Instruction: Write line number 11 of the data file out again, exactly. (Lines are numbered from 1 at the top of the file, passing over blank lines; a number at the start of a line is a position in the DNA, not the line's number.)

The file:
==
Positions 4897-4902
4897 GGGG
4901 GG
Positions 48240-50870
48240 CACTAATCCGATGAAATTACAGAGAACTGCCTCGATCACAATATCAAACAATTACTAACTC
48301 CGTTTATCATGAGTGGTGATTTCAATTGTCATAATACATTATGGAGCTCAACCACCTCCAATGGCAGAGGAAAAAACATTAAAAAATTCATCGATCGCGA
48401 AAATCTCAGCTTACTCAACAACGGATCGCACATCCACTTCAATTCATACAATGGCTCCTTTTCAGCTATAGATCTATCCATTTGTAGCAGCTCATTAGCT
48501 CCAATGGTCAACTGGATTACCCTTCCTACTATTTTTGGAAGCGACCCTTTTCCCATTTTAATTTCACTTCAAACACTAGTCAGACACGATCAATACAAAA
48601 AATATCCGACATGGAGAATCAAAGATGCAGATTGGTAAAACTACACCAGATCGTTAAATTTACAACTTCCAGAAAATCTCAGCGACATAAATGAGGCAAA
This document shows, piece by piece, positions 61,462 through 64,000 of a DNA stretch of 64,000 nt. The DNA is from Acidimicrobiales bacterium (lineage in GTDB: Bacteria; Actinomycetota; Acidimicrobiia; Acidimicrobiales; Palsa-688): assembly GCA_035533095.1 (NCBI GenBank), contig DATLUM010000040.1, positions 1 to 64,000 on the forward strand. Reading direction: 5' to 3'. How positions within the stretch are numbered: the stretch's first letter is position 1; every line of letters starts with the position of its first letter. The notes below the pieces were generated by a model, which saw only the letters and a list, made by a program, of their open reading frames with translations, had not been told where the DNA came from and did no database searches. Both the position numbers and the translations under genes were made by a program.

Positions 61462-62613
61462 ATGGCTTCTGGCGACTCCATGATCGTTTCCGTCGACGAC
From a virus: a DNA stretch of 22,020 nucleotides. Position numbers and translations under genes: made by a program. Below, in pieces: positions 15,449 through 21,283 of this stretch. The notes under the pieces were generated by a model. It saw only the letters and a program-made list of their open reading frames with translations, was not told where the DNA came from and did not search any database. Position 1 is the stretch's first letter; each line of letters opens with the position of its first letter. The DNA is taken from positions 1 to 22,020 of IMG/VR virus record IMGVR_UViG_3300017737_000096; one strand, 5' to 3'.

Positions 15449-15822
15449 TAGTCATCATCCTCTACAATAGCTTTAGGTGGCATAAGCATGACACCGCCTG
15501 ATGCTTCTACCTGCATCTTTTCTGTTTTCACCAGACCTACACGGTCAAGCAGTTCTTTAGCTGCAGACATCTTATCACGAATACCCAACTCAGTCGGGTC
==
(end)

Positions 61462-62613